Guest Article: A Tech-savvy Physician’s View of Patient Social Networks

Dr. Jason Bhan is a practicing family physician and an Assistant Clinical Professor and Community Preceptor at the Medical College of Virginia and is board certified in Family Medicine. Dr. Bhan is Co-Founder and Chief Medical Officer of Ozmosis, a great physician-only online resource for sharing medical knowledge between trusted practitioners. He is regarded as an emerging national expert in the applications of social media to healthcare and medicine and writes a regular blog on these topics and more at his blog. He’s got some great ideas and always has very practical advice for physicians and patients turning to the Internet for better healthcare information. Here’s what Jason had to say about Patient Social Networks.

A recent Manhattan Research study revealed that over 60 million U.S. adults are now Health 2.0 consumers. This means that over 60 million consumers are using social media (social networks, blogs, videos, etc.) to interact and share their health experiences online. As physicians, we should be aware of the additional opportunities and resources our patients now have online.  As we, ourselves, embrace new and innovative methods to learn from one another, we must be prepared to advise our patients and practice medicine in the social media age.
The impact social media is having on medicine is most notable in four areas – patient social networks, social search, knowledge sources (wikipedia powered sites), and physician online communities.  In this and subsequent posts we can examine, with more detail, each of these and their specific impact on the way we learn, practice, and care for our patients.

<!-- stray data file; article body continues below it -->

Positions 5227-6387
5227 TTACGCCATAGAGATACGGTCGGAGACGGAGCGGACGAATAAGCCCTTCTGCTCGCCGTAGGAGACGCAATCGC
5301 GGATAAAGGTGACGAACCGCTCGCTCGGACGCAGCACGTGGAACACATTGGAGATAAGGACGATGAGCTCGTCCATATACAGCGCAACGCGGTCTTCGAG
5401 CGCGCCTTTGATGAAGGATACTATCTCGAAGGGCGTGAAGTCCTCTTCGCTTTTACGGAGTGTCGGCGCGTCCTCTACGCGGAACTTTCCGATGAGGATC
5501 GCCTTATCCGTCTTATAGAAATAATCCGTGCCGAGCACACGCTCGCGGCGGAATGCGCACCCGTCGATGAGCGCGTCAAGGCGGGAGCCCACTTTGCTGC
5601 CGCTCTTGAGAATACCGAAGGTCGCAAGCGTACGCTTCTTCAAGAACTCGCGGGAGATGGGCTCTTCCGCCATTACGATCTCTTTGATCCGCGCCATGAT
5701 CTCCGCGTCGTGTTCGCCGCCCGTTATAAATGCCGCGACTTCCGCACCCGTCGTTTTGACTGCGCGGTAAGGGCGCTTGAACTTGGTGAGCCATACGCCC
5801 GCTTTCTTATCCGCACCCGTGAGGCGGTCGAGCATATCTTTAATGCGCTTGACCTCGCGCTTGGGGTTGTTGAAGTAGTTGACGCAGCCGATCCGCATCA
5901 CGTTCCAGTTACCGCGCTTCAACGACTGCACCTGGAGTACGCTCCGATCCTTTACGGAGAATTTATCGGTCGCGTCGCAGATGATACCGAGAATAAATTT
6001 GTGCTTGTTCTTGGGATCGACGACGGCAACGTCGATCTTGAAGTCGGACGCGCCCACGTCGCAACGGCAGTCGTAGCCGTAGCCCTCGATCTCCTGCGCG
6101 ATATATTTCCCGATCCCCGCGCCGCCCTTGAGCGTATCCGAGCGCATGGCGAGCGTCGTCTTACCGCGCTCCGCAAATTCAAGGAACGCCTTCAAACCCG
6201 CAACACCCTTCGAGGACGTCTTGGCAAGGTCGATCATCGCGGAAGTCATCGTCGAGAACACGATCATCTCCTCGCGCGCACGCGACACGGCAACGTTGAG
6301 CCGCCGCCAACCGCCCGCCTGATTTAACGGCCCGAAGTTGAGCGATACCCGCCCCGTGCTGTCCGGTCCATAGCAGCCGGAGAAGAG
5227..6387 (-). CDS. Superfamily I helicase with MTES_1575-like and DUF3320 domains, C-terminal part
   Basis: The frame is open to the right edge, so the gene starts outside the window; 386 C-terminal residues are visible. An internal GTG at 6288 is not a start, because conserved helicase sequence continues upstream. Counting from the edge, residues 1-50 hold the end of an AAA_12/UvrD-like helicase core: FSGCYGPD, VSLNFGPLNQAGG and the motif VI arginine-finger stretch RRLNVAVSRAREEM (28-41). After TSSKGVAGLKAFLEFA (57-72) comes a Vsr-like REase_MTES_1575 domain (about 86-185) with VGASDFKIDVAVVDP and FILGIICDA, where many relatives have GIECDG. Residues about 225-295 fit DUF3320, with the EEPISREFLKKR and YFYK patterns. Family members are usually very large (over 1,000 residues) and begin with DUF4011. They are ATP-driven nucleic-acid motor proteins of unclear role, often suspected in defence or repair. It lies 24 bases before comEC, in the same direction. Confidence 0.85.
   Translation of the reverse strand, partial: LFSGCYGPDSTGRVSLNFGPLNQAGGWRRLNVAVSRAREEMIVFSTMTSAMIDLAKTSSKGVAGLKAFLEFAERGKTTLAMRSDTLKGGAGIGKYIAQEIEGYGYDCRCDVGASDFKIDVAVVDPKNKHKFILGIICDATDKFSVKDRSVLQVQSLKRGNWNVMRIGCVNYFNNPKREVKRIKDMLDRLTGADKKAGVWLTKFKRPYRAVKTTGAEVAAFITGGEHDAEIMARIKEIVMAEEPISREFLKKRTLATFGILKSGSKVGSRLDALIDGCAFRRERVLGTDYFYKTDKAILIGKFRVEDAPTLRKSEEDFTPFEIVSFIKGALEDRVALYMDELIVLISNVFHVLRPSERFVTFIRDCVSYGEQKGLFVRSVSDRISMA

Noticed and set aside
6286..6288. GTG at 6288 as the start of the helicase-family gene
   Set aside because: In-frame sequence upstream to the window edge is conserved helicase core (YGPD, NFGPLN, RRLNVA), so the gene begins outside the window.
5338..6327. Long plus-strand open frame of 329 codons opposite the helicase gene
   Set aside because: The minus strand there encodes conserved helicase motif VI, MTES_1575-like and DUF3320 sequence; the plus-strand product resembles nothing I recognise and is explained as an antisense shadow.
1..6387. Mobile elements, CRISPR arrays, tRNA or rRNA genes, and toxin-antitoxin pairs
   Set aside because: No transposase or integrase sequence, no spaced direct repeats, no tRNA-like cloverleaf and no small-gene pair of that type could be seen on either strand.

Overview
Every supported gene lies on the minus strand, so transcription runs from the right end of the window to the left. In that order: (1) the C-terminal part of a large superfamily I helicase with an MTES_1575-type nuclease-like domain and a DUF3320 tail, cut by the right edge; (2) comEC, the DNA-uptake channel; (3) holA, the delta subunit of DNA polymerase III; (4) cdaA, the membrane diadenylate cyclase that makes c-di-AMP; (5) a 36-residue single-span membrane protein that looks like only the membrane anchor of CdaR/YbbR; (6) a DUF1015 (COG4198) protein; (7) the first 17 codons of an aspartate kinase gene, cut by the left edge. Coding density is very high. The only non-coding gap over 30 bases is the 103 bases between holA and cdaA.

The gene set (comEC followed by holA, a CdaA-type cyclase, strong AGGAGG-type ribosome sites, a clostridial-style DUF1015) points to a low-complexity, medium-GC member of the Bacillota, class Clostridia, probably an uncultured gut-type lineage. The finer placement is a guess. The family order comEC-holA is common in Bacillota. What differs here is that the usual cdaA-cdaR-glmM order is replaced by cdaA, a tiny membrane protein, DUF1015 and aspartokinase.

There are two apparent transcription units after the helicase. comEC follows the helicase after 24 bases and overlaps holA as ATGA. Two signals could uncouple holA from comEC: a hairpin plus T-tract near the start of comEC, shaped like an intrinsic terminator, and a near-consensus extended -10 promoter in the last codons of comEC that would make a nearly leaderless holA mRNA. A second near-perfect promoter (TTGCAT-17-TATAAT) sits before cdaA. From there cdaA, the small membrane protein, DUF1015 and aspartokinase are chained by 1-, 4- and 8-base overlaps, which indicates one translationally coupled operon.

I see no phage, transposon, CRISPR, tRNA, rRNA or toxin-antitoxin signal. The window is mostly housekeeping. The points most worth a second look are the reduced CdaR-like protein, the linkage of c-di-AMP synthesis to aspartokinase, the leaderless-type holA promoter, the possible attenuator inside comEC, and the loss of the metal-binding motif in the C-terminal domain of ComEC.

Patient social networks are generally either diverse, all purpose communities, such as HealthCentral, MedHelp and RevolutionHealth or disease focused, such as Patients Like Me (neuro-degenerative diseases and mood disorders), Relief Insite (chronic pain), DiabetesMine (diabetes), and I’m Too Young for This (cancer patients from 15-40 years old).  As these sites continue to grow in popularity, patients are using these communities to share and discuss daily life struggles or to cope with rare diseases.

Patients Like Me, in particular, has made tremendous strides as it brings together over 20,000 patients who suffer from diseases such as ALS (Lou Gerhig’s Disease), MS (Multiple Sclerosis) and Parkinson’s Disease. Patients use visual tools to chart symptoms over time, rate treatments and drugs, and even track their own progress against fellow patients. Patients and physicians should be aware that the company shares data, stripped of names and other identifying information, with research hospitals, pharmaceutical companies and non-profit organizations.  Inspire and Bristol-Myers Squibb recently started the Advanced Breast Cancer Community to offer both an information source and social network (support community) for people with advanced or metastatic breast cancer.